PILGRIMS thanked the Pope for visiting Slovakia. Politicians chose to point fingers over attendance.
At an audience in the Vatican, the 83-year-old John Paul II gave a 10-minute speech in which he appealed to Slovakia to bring their faith and human and spiritual values into the European Union, which Slovakia will enter in May 2004 along with nine other countries.
The pontiff also mentioned the need for a reference to European Christian heritage in the EU's constitution.
The visit was marked by political controversy in Slovakia, as ruling officials refused to accept invitations to the pilgrimage, arguing that the president, who is running for re-election in the upcoming race in April, would misuse it for his campaign.
The Catholic Church of Slovakia invited all three top constitutional officials; Schuster, PM Mikuláš Dzurinda, and Speaker of Parliament Pavol Hrušovský. The latter was already scheduled to be outside of the country and Dzurinda could not come because his party, the Slovak Democratic and Christian Union, had scheduled a meeting of its presidium. Another of the party's MPs said he could not go for family reasons.
Other ruling MPs who received invitations were more straightforward in articulating their reasons for refusing.
"Our caucus has decided that we will not have a representative in the pilgrimage. We consider the event to be a part of the president's campaign," said Gyula Bárdos, head of the Hungarian Coalition Party parliamentary caucus.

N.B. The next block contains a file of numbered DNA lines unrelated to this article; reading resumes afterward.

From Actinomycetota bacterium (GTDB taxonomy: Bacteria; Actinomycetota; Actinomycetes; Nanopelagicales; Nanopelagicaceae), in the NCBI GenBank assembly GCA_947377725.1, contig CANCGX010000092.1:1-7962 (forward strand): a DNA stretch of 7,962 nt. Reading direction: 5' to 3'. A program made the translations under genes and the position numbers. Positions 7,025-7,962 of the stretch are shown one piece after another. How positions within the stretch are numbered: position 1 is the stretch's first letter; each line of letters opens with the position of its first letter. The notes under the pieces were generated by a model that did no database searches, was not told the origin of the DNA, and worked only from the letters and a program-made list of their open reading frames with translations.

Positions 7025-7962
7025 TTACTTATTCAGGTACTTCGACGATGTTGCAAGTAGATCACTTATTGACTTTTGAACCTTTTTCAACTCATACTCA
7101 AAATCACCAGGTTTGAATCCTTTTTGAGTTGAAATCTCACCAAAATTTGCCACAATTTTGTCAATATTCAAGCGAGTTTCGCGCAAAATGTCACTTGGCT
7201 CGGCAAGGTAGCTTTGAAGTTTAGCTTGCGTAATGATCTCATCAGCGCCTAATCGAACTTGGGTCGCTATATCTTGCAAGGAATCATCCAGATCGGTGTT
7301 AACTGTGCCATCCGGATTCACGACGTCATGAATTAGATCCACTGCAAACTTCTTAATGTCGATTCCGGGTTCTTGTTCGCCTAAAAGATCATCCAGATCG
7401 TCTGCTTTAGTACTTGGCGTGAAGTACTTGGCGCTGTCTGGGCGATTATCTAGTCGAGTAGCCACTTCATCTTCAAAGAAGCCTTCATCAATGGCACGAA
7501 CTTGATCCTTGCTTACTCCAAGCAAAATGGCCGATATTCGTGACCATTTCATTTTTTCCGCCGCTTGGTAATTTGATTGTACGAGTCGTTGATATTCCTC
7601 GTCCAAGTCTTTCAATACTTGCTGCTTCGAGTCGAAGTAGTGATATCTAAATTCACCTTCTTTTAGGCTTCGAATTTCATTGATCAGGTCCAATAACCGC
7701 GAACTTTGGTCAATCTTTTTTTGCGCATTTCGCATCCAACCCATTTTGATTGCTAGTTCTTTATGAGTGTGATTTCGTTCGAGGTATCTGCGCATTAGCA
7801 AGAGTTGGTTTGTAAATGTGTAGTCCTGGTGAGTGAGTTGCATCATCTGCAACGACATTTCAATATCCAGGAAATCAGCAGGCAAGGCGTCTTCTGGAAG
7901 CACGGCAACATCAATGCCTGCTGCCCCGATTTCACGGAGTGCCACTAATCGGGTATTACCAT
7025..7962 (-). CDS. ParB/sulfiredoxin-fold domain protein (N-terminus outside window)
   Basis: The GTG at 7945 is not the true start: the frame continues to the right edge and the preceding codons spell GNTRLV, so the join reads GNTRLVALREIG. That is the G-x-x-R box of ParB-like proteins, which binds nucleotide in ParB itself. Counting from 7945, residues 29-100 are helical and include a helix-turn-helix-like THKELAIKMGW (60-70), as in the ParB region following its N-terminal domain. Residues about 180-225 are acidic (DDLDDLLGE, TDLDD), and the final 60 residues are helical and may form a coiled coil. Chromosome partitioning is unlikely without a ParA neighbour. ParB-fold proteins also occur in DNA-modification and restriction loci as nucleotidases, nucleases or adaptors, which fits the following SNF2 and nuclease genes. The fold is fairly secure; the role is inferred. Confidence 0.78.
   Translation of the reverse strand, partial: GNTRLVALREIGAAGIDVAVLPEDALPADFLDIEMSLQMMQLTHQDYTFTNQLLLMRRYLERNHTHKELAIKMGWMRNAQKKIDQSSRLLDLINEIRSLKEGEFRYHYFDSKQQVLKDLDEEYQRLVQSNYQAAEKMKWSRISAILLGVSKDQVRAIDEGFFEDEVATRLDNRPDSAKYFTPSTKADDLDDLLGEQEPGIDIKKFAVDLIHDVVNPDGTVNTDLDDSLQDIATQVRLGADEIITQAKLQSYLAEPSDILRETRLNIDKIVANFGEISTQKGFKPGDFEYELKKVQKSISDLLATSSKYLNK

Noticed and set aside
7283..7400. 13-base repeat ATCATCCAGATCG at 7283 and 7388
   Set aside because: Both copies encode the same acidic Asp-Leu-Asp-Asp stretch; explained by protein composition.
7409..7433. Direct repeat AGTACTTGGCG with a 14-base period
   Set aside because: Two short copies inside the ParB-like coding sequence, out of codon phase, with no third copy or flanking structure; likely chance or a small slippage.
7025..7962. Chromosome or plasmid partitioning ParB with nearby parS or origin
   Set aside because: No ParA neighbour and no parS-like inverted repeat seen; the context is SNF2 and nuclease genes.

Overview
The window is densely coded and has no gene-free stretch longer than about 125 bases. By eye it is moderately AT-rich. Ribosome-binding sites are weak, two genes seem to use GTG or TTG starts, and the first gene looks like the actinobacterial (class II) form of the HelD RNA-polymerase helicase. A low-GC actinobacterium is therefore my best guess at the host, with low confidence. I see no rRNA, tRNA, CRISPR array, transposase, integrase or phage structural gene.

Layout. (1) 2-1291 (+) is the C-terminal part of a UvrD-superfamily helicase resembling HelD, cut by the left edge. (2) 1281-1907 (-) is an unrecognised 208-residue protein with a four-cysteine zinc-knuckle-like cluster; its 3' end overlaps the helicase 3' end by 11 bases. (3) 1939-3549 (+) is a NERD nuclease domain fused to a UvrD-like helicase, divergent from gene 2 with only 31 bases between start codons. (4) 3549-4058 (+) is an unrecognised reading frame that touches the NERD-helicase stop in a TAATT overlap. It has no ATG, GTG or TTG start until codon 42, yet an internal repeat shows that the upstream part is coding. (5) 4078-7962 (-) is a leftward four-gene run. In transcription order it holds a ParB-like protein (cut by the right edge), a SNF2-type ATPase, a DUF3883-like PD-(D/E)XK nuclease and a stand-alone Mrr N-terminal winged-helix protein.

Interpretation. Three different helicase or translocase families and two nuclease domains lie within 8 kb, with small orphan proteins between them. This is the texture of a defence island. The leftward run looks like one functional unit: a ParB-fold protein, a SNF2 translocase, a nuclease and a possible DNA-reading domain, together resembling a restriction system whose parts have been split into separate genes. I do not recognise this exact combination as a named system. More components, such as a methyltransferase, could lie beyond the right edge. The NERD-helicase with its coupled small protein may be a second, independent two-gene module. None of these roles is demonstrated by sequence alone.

Particularly surprising was the refusal of Christian Democrats (KDH) to participate in the Vatican trip.
The KDH is arguably the country's most pro-Christian political group and has lobbied for many legislative changes that liberals and non-believers have often perceived as an effort to impose Catholic principles on the state. One case was the recently approved law obliging school children to either attend religion or ethics lessons.
The KDH was also the main driving force in support of special bilateral treaties with the Vatican.
But for the KDH, the threat that the president would use the trip to flash his political interest in re-election was a strong reason to stay home.
KDH deputy chairman Pavol Minárik said: "We see this [trip] as part of [Schuster's] presentation as a presidential candidate and we don't want to be a part of that."
To many politicians, Schuster's communist past also remains a problem.
Minárik told the private news agency SITA on February 10 "Schuster does not have the moral right to lead a pilgrimage of Slovak Catholics."
But Slovak bishops have criticised such attitudes, dubbing them provincial.
In an official statement, archbishop Ján Sokol said, "Slovak politicians have again showed that it is not in their power to unite in the interest of a dignified representation of their country."
Bishops refused the allegations that the trip's timing had anything to do with the presidential elections. They argued that February 14 was picked as the day when Catholics celebrate Patron Saints Constantine and Methodius.
After returning from the Vatican, Schuster repeated that he was sorry the politicians had refused to go to the Holy See.
"Not a single word of politics was spoken," he said.
"The Pope and the Vatican, that is not politics, it is much more," Schuster said.
In a short address to the pontiff during the audience on February 14, Schuster spoke of the ecumenical dialogue of various denominations in Slovakia.
"It is good that you exist. The world needs you. The world needs love, dialogue, forgiveness, and tolerance. Slovakia is and will be with you," Schuster told John Paul II.
23. Feb 2004 at 0:00 | Martina Pisárová